However, there is a big BUT. Sexual desire can only be legitimately expressed within a religiously sanctioned heterosexual, monogamous marriage. Any arousal outside the bond of marriage is still a spiritual and moral problem.

We are still plagued by this notion. Even if we now accept that people can have sex outside marriage, we still express embarrassment over sexual desire. And even if we are an atheist or a secular humanist, we may still believe that sexual arousal is somehow a problem. This cultural meme runs very deep and it takes some work to pull it out from its roots. The indoctrination begins early in our childhood and is reinforced constantly by society.

But is arousal the problem it is made out to be?

Well, no. We have considerable evidence from societies in which sexual arousal is not considered a problem, where it is seen as a natural part of being human and nothing to be either embarrassed or ashamed about. In fact many cultures celebrate sex in their art; in music, dance, sculpture, poetry and painting. Some, such as India, have developed a sophisticated aesthetic theory that equally embraces sexual arousal alongside the other human emotions. In India it has been given an elevated status and is known as the shringara rasa, the erotic taste (or sensibility). And although the puritanical orthodox Hindus (the Arya) have sanitized the shringara rasa, the Indians of the pre-Islamic Golden Age openly celebrated human sexuality. And even though much of the art of the period has either been destroyed (by Muslims and Christians in collaboration with the puritanical Arya) or hidden, there is sufficient left to point a very rich, erotic culture.

Khajuraho Temple

Tibetan Yab-Yum statue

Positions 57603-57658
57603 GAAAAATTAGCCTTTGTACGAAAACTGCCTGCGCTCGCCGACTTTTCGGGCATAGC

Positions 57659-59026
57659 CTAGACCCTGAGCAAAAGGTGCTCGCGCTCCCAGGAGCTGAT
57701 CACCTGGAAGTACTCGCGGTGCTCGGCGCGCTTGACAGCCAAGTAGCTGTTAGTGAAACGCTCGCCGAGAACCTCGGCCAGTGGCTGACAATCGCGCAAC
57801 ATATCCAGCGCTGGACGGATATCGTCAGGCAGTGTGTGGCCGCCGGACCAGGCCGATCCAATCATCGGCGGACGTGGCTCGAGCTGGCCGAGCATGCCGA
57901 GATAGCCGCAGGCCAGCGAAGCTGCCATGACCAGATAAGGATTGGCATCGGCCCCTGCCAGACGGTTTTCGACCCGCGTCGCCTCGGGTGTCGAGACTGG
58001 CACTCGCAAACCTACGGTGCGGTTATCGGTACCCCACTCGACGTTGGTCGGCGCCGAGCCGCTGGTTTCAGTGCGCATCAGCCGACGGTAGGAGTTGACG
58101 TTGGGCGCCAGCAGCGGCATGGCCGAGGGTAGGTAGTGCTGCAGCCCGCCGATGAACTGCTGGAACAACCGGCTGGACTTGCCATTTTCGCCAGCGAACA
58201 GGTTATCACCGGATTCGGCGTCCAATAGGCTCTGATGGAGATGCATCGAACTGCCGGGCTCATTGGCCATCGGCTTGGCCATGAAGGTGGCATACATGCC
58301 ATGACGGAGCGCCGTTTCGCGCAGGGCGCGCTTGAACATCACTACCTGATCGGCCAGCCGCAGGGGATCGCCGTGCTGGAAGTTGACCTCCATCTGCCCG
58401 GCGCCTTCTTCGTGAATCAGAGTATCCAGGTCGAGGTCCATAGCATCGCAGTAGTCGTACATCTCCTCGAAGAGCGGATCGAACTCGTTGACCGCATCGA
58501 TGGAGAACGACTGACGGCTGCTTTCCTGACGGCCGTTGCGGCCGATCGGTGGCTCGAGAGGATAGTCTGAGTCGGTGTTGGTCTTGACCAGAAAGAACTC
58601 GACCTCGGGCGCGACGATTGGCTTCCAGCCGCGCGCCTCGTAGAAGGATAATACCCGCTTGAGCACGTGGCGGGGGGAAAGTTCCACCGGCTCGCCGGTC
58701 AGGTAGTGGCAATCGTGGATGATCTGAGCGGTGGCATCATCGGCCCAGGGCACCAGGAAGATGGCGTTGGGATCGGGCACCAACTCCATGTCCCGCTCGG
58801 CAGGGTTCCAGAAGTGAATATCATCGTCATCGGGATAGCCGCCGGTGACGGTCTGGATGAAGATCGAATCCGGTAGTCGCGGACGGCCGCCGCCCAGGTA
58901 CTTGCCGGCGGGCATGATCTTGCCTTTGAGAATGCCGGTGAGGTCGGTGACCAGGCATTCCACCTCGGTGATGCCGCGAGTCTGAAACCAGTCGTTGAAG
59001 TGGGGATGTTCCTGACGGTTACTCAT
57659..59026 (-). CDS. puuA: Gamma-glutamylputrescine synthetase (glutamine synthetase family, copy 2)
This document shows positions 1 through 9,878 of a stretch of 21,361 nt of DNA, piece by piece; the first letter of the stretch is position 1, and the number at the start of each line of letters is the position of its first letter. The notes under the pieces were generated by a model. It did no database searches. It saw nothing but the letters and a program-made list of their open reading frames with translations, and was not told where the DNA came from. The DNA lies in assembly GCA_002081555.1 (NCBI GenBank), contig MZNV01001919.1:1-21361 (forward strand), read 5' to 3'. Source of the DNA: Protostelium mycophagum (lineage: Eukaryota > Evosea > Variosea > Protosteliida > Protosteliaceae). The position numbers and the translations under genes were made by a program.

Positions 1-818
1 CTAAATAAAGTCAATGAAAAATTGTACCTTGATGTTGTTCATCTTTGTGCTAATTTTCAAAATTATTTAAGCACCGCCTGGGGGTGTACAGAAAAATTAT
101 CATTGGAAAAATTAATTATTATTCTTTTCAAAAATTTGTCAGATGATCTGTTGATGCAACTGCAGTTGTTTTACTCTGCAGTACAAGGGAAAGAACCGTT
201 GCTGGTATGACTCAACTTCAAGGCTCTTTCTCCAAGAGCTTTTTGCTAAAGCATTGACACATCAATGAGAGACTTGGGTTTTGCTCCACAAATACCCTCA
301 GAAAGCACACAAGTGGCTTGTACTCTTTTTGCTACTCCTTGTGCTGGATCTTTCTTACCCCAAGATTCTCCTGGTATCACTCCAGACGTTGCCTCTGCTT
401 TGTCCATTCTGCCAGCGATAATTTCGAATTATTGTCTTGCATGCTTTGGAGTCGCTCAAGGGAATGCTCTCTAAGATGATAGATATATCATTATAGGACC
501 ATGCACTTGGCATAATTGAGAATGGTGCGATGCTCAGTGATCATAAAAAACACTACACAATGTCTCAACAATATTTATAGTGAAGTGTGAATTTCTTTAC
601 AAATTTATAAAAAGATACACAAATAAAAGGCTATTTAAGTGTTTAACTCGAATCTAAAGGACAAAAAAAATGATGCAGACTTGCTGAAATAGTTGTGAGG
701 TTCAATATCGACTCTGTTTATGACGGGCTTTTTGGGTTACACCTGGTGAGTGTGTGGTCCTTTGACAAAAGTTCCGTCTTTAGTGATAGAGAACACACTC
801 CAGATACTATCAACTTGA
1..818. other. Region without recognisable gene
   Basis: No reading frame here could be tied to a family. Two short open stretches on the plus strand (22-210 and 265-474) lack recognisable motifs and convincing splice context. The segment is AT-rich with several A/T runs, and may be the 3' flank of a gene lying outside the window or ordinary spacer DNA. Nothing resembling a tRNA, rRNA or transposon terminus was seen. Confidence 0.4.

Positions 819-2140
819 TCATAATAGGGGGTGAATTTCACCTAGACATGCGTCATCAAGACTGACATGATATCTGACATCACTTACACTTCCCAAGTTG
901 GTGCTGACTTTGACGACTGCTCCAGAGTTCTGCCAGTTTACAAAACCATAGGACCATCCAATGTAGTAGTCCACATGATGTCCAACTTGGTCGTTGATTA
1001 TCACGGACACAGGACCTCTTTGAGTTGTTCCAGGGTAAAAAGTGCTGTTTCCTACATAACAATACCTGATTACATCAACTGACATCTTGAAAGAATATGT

However, despite the evidence from other cultures, the Western world still gets bogged down with a very unsophisticated and embarrassed response to human sexuality. Rather than openly celebrate it in our culture and art, we instead have to face the continual attempt by Christian conservatives to remove any sexual imagery whatsoever from the public domain, simply because they consider any potential for arousal outside the confines of marriage as a significant moral problem.

But here’s the thing. There is actually no evidence that the public celebration of the erotic sensibility in our music, dance, film or any other art form will have any negative effect whatsoever. This is where the Judeo-Christian aversion to sex has had its most damaging and pervasive effect. Many otherwise intelligent people believe that the public acceptance of the erotic has a corrupting effect on society. This is completely irrational. Indeed, Christianity has been very effective in scaring us.

The ONLY negative effect is that people will begin to realize that Christianity has been completely wrong about this.

Ah yes, you say, but what about the growing problem of sexual addiction and the pornification of society? What about the effect on children?

I will answer these objections at length in future posts. For now I will suggest that it is actually the repression of natural sexual arousal that causes these problems and that they do not exist in societies that properly integrate human sexuality into the culture at large. I will also suggest that the problem of porn is actually caused by the erotic sensibility being driven underground and that a more open approach will allow a diversity of erotic expression that will make the ‘porn’ industry obsolete.

Indeed, I will argue that an open society will go a good way to solving a number of social problems caused by repression. We know this to be the case because other societies succeeded in creating a mature understanding of human sexuality – much of which has been tragically undermined by Christian and Islamic imperialism.

I will also argue that the real moral problem is not sex itself, but how we treat each other.